It was an insightful interaction on many levels. After I took the opportunity to teach her the fallacy of an Ad Hominem attack, I was struck by the reality that our society truly is changing rapidly. The fact that my ten year old was using a simple version of the Kalam Cosmological Argument was encouraging. At the same time it made me consider the fact that at ten years old I would have been totally unprepared if I had been pushed so directly to defend my faith on the playground. It made me realise that involving my daughter in everyday apologetics training has made an impact. She is becoming equipped for what will not be an easy road ahead. We should not be satisfied with teaching our children shallow, behavioural religion. Os Guinness refers to Augustine, who talked about the thought through life. He argued that Christians think in coming to believe, and they believe in thinking. When faith parts company with reason, it’s disastrous. It is not proper Christian faith. My desire is to raise my children to be strong-willed with the right motivation: to question everything with a heart that is teachable and seeks God above all else. I am no longer placing my confidence in my parenting efforts, but in the truth of Scripture which is “God breathed and is useful for teaching, rebuking, correcting and training in righteousness” (2 Timothy 3:16).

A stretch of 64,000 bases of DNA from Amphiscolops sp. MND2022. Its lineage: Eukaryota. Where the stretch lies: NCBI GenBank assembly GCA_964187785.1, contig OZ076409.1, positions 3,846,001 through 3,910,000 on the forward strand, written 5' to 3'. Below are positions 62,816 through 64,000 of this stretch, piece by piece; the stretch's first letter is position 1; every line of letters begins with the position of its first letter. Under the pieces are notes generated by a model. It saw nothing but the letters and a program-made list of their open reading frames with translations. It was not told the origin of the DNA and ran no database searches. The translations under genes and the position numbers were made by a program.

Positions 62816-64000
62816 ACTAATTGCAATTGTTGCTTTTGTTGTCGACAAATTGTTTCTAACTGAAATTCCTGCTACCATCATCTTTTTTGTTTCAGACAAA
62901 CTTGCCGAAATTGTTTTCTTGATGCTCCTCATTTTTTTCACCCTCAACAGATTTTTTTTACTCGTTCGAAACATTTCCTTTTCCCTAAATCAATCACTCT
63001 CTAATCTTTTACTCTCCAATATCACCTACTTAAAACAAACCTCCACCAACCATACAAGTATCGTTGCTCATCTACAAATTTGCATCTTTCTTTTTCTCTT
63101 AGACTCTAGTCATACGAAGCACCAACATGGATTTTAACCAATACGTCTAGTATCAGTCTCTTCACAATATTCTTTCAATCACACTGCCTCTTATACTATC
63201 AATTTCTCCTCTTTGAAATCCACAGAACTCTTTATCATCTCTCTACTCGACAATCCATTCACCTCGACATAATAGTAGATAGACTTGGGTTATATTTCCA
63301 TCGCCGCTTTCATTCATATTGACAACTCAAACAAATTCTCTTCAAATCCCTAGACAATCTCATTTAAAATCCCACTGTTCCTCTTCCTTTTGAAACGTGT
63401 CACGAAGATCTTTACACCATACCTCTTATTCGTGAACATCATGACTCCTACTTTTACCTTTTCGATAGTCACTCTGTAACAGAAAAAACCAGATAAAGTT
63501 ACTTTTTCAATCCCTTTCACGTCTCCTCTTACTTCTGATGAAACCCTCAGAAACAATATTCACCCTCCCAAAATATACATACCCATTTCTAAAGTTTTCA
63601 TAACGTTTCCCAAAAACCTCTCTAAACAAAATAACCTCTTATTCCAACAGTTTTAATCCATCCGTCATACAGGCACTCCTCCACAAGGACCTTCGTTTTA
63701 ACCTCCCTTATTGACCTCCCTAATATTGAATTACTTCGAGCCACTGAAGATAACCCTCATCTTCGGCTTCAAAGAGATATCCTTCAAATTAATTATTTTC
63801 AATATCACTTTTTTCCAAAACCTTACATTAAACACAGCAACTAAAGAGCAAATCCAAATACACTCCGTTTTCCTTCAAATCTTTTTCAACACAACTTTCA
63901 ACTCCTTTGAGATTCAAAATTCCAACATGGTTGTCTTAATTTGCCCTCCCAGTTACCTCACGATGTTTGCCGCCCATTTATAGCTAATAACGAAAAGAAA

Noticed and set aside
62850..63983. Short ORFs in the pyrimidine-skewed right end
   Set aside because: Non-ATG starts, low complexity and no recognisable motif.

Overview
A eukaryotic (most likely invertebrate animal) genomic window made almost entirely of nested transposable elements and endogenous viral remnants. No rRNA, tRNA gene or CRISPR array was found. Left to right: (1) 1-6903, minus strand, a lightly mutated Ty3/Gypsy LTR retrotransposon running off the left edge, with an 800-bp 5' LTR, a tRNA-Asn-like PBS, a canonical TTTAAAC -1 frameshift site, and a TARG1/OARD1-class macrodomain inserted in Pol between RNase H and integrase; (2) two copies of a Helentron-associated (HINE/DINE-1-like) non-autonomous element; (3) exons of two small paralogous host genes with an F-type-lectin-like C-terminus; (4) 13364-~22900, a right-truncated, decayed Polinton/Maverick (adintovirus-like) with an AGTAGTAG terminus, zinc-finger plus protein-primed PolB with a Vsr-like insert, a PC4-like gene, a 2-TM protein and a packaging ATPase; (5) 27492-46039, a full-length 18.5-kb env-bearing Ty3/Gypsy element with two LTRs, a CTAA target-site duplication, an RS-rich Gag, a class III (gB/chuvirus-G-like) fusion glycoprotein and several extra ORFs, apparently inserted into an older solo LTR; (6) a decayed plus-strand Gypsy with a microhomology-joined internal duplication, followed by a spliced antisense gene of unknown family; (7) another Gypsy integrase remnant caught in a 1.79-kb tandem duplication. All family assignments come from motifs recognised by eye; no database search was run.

Thursday, August 14, 2014

The Universal Negative: Can It Be Proven?

by Shawn Ferguson

Atheists and sceptics sometimes claim that it’s impossible to prove a universal negative. This, they assert, relieves them of the burden of proof when they claim that God does not exist. They think it’s a savvy move, leaving them with nothing to defend and placing the entire burden of proof upon the theist, who is clearly making a positive claim. This is a mistake on their part, because, apart from being false, in the end it does more damage to their cause than good.

 The first order of business is to define a universal negative. A universal negative in this context is any claim that something doesn’t exist. So, when the atheist claims that God doesn’t exist, this is a universal negative—it asserts that it is universally true that there is no being in existence matching the description of God—and need not, indeed cannot, be proven.

It should already be apparent that there’s a problem here for the claimant that it’s impossible to prove a universal negative: the claim is itself an unmistakeable universal negative. The claim just is that it’s universally true that there exists no universal negative that can be proven. So by its own principle, if true, the claim cannot be proven, and thus has little to attract our assent.

But let’s leave that objection aside for the moment and look at the claim a little more deeply. Is it true that there is no universal negative which can be proven? No. This is demonstrably false. Consider the claim that no circular triangles exist. This is a universal negative. It claims that it is universally true that there are no triangles in existence which are also circular, and here’s a proof for it: